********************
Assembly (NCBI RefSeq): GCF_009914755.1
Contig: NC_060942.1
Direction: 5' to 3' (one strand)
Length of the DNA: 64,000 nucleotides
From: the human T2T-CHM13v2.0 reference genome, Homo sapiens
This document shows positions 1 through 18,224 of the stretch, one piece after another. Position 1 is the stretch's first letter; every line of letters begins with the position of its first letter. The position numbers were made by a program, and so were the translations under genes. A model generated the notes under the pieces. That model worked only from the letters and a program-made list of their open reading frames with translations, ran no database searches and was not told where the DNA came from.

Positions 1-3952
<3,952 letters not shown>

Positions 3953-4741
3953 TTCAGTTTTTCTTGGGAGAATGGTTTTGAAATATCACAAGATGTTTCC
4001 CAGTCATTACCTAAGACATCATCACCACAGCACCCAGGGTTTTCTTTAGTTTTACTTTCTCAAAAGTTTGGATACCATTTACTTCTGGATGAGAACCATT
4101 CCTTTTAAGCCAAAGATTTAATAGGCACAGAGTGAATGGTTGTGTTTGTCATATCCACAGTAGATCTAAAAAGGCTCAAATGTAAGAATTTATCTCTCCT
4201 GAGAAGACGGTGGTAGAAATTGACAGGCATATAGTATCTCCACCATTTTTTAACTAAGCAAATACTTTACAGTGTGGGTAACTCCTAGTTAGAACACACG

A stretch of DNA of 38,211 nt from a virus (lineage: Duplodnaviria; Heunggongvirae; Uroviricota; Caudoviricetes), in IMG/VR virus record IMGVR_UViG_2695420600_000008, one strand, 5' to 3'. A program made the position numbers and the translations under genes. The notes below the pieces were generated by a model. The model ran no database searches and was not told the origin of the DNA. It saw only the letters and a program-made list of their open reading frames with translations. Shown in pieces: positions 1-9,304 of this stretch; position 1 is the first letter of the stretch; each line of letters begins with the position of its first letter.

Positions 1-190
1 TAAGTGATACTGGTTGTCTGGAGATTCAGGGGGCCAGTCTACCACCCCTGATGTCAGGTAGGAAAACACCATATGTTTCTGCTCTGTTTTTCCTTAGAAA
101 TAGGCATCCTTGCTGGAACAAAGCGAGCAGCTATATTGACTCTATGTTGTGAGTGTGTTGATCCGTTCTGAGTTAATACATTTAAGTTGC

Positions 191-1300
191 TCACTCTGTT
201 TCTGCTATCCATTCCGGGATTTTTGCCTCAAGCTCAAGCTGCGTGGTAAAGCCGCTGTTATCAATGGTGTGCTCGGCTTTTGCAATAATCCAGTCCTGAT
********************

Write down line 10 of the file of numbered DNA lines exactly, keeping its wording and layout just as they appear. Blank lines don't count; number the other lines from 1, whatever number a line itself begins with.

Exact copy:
3953 TTCAGTTTTTCTTGGGAGAATGGTTTTGAAATATCACAAGATGTTTCC